What You Need To Know About #Autism and Incontinence

By Allison Barfield.

No matter where a child falls on the autism spectrum, caring for them comes with a lot of unique matters to overcome on a daily basis. However, one of the challenges that is least spoken about includes the fact that autism increases the chance of developing incontinence. If your child suffers from autism and incontinence there’s no need to worry. With a few simple changes to your child’s daily routine, you’ll be able to manage autism and incontinence with happy, accident-free adventures.

Autism And Incontinence

Incontinence is simply defined as the lack of voluntary control and accidental voiding of urination or defecation. Children with autism or other learning disabilities are at a higher risk of developing pediatric incontinence due to developmental delays that may impact proper toilet training or the inability to communicate their need to use the bathroom.



There are three types of incontinence found in autistic children:

Urge incontinence occurs when a child doesn’t realize that they need to use the restroom until they feel a strong, sudden urge to go and fail to make it to the restroom in time. The bladder often becomes overpowered by the sudden urge and contracts when it shouldn’t. This type of incontinence may occur when children are distracted by video games or other stimulating activities that cause them to miss the urge to go.

Functional incontinence occurs when a child recognizes the urge to urinate but can’t make it to the restroom in time due to mental or physical disabilities. Also, some children may have anxiety when they have to tell someone about the need to go to the bathroom due to sensory triggers such as loud flushes or seeing their reflection in the mirror.

Fecal of bowel incontinence consists of unexpected leakage from the rectum due to diarrhea or chronic constipation.

How long a child struggles with incontinence is dependent on those triggers. Incontinence can be treated with proper toileting techniques, but in some cases, it can only be managed. In the meantime, it’s important to help your child remain clean and comfortable with the proper incontinence supplies.

Incontinence Supplies Through Medicaid

One way to reduce stress and save on a monthly basis is by to receive incontinence supplies through Medicaid. The child can typically qualify when diagnosed at the age of three or four.

Part of qualifying requires a written note from your child’s doctor the explains that their condition contributes to incontinence and the frequency of using the supplies daily. If speaking with your doctor and submitting all of the proper paperwork to have incontinence products sounds complicated, then let a durable medical equipment (DME) provider handle all of the for you.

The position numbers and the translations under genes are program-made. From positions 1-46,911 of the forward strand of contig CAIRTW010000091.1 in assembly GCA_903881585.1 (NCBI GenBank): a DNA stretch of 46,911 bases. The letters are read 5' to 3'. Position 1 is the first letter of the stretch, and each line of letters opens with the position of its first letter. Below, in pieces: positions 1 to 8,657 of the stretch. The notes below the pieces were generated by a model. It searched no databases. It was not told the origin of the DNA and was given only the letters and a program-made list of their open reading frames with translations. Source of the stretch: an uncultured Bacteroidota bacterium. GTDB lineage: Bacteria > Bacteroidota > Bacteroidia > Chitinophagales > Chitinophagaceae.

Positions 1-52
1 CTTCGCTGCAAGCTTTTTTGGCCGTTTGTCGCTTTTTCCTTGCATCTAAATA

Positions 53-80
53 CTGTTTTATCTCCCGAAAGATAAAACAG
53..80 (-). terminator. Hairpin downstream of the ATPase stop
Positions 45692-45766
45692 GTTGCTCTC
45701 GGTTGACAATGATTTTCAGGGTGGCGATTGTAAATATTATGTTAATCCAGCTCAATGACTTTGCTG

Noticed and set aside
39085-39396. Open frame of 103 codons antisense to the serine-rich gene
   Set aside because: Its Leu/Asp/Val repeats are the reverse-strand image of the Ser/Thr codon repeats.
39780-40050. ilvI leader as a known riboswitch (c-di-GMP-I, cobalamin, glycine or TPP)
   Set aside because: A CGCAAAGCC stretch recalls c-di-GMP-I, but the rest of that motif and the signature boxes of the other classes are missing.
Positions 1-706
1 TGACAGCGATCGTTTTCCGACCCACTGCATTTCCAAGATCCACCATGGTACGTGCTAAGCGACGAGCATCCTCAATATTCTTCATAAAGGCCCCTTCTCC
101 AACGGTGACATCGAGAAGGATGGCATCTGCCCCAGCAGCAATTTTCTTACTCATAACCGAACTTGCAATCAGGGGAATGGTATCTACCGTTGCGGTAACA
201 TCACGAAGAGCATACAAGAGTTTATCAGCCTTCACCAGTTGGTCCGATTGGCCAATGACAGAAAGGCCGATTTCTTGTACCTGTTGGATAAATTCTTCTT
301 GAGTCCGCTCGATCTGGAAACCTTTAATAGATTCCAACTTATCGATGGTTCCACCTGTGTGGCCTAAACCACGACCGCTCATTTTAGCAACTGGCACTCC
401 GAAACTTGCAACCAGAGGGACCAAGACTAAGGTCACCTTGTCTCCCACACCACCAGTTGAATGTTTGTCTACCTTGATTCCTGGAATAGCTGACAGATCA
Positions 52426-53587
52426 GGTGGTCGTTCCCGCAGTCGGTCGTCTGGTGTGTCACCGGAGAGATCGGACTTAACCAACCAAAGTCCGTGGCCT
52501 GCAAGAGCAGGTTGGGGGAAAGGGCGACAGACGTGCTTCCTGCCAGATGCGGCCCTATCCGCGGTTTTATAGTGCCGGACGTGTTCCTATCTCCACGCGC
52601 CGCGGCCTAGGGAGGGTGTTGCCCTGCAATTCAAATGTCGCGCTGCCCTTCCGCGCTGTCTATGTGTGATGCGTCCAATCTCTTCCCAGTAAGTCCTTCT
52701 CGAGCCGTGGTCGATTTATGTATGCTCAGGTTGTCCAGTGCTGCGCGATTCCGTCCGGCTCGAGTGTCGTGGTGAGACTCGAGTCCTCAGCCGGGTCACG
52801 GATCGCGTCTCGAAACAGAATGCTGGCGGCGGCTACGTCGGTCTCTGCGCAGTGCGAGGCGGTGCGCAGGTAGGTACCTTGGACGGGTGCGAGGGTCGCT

Connecting with a proper DME will help you get matched with a professionally trained incontinence care specialist to verify your coverage and ensure that your child’s incontinence supplies are shipped directly to your home on a monthly basis.

They will also serve as a trusted resource to help match your child with the best items to suit their personal needs. Once a month they’ll check in to see if any changes need to be made, such as switching to a different size after a growth spurt or requiring something that’s more absorbent.

Incontinence supplies through Medicaid may include:

  • Diapers

  • Pull-Ups

  • Changing Gloves

  • Underpads (Chux)

  • Wipes

The type of products and amount your child qualifies for depends on their insurance coverage, specific needs, and how many items their doctor communicates that they need on a daily basis.

Allison Barfield is the Aeroflow Healthcare content writer focused on helping raise awareness for conditions such as autism and pediatric incontinence. When she isn’t writing she’s often found volunteering at charity events, reading with a large coffee, or watching college sports as a University of South Carolina Alumni.

This is a contributed post and therefore does not necessarily reflect the views and opinions of this blog or its author.

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